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The implementation of the Memorandum of Understanding between the Council of Europe and the European Union

Reply | Doc. 13873 | 23 September 2015

Author(s):
Committee of Ministers
Origin
Adopted at the 1234th meeting of the Ministers’ Deputies (10 September 2015). 2015 - Fourth part-session
Reply to
Recommendation 2060 (2015)
1. The Committee of Ministers welcomes Parliamentary Assembly Recommendation 2060 (2015) on “The implementation of the Memorandum of Understanding between the Council of Europe and the European Union”, which it has transmitted to the Steering Committee for Human Rights (CDDH) and to the Committee of Legal Advisers on Public International Law (CAHDI) for information and comments.
2. At its 125th Session held in Brussels on 19 May 2015, the Committee of Ministers took note with satisfaction of the increase in co-operation between the Council of Europe and the European Union. As indicated in the report submitted by the Ministers’ Deputies,Note the “strategic partnership” which has developed over recent years on the basis of the 2007 Memorandum of Understanding between the Council of Europe and the European Union has been further strengthened through its three pillars ‒ political dialogue, legal co‑operation and co-operation projects. Co-operation has become more structured and political through increased consultations addressing both European Union member States and those States which are not members of the European Union.
3. It is the constant ambition of the Committee of Ministers for the Council of Europe monitoring mechanisms to be strong and independent (paragraph 3.1 of the Assembly recommendation). The Committee of Ministers’ commitment to guaranteeing the long-term effectiveness of the European Convention on Human Rights and to steering the reform process undertaken for this purpose is one example of this. The Committee is also presently examining proposals for reinforcing the European Social Charter mechanism.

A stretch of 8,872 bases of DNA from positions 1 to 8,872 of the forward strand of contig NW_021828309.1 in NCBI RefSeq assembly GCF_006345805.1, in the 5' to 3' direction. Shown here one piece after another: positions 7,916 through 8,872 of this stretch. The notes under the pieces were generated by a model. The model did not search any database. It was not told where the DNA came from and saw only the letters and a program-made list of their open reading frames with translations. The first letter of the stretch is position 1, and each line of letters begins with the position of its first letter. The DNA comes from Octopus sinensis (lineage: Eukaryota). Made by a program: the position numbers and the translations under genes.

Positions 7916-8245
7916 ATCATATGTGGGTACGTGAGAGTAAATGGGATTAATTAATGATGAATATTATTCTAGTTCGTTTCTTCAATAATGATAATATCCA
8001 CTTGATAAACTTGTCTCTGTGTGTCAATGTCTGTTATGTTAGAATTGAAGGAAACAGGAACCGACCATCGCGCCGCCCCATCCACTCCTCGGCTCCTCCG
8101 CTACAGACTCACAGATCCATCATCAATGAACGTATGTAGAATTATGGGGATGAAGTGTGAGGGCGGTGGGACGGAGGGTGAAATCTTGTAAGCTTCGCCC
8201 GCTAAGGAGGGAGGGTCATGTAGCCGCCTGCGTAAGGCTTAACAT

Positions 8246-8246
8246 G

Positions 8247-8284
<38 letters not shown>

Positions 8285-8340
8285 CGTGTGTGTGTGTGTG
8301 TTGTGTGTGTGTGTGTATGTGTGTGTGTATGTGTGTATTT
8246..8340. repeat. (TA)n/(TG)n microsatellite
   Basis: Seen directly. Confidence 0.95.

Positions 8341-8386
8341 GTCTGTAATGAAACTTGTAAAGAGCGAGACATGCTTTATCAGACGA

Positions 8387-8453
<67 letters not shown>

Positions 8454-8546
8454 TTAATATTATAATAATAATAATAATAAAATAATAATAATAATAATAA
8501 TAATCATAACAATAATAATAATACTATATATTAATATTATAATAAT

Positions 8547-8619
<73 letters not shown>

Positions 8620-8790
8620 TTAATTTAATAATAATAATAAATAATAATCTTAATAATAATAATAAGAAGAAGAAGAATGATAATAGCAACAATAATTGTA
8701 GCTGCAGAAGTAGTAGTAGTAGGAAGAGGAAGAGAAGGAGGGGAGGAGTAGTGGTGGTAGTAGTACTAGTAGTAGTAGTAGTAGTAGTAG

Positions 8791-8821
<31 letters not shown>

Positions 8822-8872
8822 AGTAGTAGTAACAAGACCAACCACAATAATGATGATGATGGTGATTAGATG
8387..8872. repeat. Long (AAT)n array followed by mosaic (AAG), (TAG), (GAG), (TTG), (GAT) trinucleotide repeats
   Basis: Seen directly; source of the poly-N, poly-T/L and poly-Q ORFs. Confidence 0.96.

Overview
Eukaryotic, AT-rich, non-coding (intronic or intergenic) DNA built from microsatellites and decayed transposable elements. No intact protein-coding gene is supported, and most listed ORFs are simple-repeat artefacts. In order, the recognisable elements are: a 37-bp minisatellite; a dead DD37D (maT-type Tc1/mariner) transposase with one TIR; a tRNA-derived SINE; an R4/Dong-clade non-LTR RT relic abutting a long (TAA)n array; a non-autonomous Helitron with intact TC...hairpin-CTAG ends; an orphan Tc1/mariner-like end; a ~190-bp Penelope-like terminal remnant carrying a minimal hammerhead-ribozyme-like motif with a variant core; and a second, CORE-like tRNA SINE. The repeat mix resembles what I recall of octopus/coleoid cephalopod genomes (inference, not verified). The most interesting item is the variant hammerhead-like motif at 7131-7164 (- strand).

4. The Committee of Ministers recognises the importance of maintaining regular dialogue with the European Union institutions at all levels (paragraph 3.2 of the Assembly recommendation). It is pleased to be able to inform the Assembly that such a dialogue is taking place, including at the highest political level, and refers in this respect to the above-mentioned report.
5. The Committee of Ministers reaffirms the importance it attaches to accession by the European Union to the European Convention on Human Rights and reiterates its political support for this. It expresses the hope that the process will be finalised at the earliest opportunity. Since the EU Court of Justice’s opinion on this issue, formal and informal contacts between both parties have intensified and will continue with a view to overcoming the remaining obstacles.
6. The Committee of Ministers considers that European Union accession to other key Council of Europe conventions, monitoring mechanisms and bodies should also be promoted and facilitated (paragraph 4.2 of the Assembly recommendation). It notes that the European Union is already party to ten Council of Europe conventions.Note Furthermore, discussions will continue as regards participation of the EU in GRECO, arrangements for the possible evaluation by MONEYVAL of the EU’s Fourth Anti-Money Laundering Directive when it comes into force, completion of the modernisation of the Council of Europe Convention on Data Protection, as well as possible EU accession to other Council of Europe instruments with separate monitoring mechanisms, such as the Convention on Preventing and Combating Violence against Women and Domestic Violence (Istanbul Convention), the Convention on the Protection of Children against Sexual Exploitation and Sexual Abuse (Lanzarote Convention) and the Council of Europe Convention on Laundering, Search, Seizure and Confiscation of the Proceeds from Crime and on the Financing of Terrorism (Warsaw Convention), which the EU has already signed. To facilitate these future accessions, the Committee of Ministers agrees, however, with the analysis of the Secretary General in his report on the review of Council of Europe conventions according to which “this accession, alongside with or instead of its member States, may, in fact, have a number of implications on the functioning of the conventions concerned [… ] and the co-ordination of the action by the EU and its member States when taking positions and/or expressing a vote”.Note